Authors: Robert K. Tanenbaum
Tags: #Fiction, #General, #Thrillers, #Suspense, #Legal
ROBERT K. TANENBAUM
A Member of the Perseus Books Group Copyright 2008 by Robert K. Tanenbaum
Published by Vanguard Press A Member of the Perseus Books Group
All rights reserved. No part of this publication may be reproduced, stored in a retrieval system, or transmitted, in any form or by any means, electronic, mechanical, photocopying, recording, or otherwise, without the prior written permission of the publisher. Printed in the United States of America. For information and inquiries, address Vanguard Press, 387 Park Avenue South,
12th Floor, New York, NY 10016, or call (800) 343-4499.
Designed by Trish Wilkinson Set in 11 point Goudy
Library of Congress Cataloging-in-Publication Data
Escape / Robert K. Tanenbaum. p. cm.
ISBN-13: 978-1-59315-474-5 (alk. paper)
ISBN-10:1-59315-474-7 (alk. paper)
1. Karp, Butch (Fictitious character)—Fiction. 2. Ciampi, Marlene (Fictitious character)—Fiction. 3. Terrorists—Fiction. 4. New York (N.Y.)—Fiction.
PS3570.A52E73 2008 813'.54—dc22 2007049190
Vanguard Press books are available at special discounts for bulk purchases in the U.S. by corporations, institutions, and other organizations.
For more information, please contact the Special Markets Department at the Perseus Books Group, 2300 Chestnut Street, Suite 200, Philadelphia, PA 19103, or call (800) 255-1514, or e-mail
10 987654321To those blessings in my life: Patti, Rachael, Roger and Billy
To my legendary mentors, District Attorney Frank S. Hogan and Henry Robbins, both of whom were larger in life than in legend, everlasting gratitude and respect; to my special friends and brilliant tutors at the Manhattan DAO, Bob Lehner, Mel Glass, and John Keenan, three of the best who ever served and whose passion for justice was unequaled and uncompromising, my heartfelt appreciation, respect, and gratitude; to Steve Jackson, an extraordinarily talented and gifted scrivener whose genius flows throughout the manuscript and whose contribution to it cannot be overstated, a dear friend for whom I have the utmost respect; to Roger Cooper and Georgina Levitt, many thanks for your enthusiasm and support; and to my agents, Mike Hamilburg and Bob DiForio who in exemplary fashion have always represented my best interests.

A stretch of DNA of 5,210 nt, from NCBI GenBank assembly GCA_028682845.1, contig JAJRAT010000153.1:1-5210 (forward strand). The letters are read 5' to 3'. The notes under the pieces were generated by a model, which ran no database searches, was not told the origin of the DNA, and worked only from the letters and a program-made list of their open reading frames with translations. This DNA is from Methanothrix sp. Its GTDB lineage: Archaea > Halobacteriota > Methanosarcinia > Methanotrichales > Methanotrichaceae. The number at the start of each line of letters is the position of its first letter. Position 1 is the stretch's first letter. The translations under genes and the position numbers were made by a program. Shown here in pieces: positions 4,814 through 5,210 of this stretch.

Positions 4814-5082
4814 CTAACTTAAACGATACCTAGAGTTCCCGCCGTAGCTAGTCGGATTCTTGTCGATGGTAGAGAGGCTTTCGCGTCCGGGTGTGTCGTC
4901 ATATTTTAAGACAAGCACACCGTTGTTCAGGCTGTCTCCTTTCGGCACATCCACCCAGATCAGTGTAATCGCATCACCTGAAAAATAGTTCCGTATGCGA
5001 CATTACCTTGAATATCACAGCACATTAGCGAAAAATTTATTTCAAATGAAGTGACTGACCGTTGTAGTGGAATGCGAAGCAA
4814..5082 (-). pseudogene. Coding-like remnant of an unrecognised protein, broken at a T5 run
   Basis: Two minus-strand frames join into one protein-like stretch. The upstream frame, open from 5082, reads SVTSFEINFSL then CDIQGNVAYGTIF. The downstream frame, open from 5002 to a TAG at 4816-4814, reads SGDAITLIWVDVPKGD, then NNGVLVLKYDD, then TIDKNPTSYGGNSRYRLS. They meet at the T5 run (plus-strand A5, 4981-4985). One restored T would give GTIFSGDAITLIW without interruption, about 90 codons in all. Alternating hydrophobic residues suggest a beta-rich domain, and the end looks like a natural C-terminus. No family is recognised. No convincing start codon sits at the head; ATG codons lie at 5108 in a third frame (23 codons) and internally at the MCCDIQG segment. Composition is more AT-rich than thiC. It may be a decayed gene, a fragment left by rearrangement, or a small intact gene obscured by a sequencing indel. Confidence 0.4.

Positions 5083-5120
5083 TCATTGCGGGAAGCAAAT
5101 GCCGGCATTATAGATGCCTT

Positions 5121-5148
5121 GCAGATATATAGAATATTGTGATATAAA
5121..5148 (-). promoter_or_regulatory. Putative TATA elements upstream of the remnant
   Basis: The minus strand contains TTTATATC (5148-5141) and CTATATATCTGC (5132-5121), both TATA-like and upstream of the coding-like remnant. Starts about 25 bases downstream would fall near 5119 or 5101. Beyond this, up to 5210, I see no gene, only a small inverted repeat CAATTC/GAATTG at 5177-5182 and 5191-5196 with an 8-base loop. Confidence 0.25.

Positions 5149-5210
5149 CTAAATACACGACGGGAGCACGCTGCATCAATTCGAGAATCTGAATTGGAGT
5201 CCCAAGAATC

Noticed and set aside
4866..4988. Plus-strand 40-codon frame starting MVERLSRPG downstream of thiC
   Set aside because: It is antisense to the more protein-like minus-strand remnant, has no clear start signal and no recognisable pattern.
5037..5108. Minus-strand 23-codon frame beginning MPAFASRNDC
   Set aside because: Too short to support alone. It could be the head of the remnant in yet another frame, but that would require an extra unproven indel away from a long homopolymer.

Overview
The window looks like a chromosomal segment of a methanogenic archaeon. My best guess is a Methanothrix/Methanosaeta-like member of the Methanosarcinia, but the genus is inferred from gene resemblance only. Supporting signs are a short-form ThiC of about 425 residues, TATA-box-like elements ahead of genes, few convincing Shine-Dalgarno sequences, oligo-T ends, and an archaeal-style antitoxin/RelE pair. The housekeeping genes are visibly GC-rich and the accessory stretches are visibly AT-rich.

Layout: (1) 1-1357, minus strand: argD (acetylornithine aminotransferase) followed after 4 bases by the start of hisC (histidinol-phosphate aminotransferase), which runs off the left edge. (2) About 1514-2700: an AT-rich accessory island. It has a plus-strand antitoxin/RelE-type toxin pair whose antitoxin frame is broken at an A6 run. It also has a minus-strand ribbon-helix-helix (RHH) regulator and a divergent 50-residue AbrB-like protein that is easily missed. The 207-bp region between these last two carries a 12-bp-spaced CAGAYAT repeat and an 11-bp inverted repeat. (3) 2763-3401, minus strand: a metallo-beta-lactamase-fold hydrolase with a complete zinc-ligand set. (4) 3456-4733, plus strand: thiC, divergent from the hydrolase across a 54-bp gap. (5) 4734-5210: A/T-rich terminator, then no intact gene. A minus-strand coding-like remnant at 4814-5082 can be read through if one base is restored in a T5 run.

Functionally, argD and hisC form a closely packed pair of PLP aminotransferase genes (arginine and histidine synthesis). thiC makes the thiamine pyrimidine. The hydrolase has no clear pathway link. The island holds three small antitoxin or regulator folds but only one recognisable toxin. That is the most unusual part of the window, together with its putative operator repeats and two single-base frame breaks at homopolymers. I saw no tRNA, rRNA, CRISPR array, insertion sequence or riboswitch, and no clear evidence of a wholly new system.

Roger "Butch" Karp sat on the desk, which protested briefly before accepting its burden, and looked out at his audience. He was a big man—big enough to have played pro basketball, if a knee injury in college hadn't derailed that dream.
he'd pursued a different course and worked for the New York District Attorney's Office most of his life.
Now, thirty-plus years after law school, he was the elected DA of New York County, essentially the island of Manhattan. And he was sitting on a desk at the front of a classroom in a synagogue, getting ready to speak to bar mitzvah and bat mitzvah candidates as a "role model" from the Jewish community.
He marveled at the resilience of youth. Considering what had happened at the synagogue just a month and a half earlier, it was amazing that these kids were smiling, flirting, and laughing, seemingly undaunted by a sometimes-insane world that paralyzed many adults with fear.
they had been afraid. No, they had